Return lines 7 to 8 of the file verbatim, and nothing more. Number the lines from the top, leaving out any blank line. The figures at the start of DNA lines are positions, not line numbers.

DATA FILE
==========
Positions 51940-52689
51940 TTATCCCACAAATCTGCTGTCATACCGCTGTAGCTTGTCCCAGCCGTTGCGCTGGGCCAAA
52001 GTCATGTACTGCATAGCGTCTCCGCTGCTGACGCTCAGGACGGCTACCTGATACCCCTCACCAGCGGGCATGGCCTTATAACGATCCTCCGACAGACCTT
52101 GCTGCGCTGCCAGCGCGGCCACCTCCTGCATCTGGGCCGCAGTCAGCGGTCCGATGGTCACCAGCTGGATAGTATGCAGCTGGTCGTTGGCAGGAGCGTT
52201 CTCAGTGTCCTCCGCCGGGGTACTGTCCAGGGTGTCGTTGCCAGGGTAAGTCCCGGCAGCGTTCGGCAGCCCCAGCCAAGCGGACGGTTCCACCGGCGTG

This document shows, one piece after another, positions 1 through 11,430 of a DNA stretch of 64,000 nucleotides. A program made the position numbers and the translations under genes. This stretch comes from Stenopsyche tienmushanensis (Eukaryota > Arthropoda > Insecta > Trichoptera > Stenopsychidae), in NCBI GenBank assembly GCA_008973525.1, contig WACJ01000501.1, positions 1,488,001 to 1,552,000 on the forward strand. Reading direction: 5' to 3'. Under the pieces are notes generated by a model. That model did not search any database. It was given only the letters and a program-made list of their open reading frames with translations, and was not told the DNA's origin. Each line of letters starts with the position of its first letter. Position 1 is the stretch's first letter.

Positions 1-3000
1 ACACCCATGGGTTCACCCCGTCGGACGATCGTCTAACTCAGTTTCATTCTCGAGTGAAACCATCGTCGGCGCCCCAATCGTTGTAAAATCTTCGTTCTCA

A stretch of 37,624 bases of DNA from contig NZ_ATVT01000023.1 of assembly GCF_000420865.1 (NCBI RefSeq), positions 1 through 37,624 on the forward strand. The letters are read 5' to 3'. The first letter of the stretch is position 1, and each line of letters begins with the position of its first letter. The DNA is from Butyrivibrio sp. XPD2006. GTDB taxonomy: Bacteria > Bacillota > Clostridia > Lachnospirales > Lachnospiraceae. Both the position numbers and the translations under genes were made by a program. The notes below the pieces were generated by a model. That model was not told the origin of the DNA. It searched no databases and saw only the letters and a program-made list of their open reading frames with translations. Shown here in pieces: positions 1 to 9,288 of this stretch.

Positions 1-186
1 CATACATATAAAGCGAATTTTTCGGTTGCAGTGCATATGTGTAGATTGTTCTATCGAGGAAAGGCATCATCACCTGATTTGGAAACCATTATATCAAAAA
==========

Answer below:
Positions 1-3000
1 ACACCCATGGGTTCACCCCGTCGGACGATCGTCTAACTCAGTTTCATTCTCGAGTGAAACCATCGTCGGCGCCCCAATCGTTGTAAAATCTTCGTTCTCA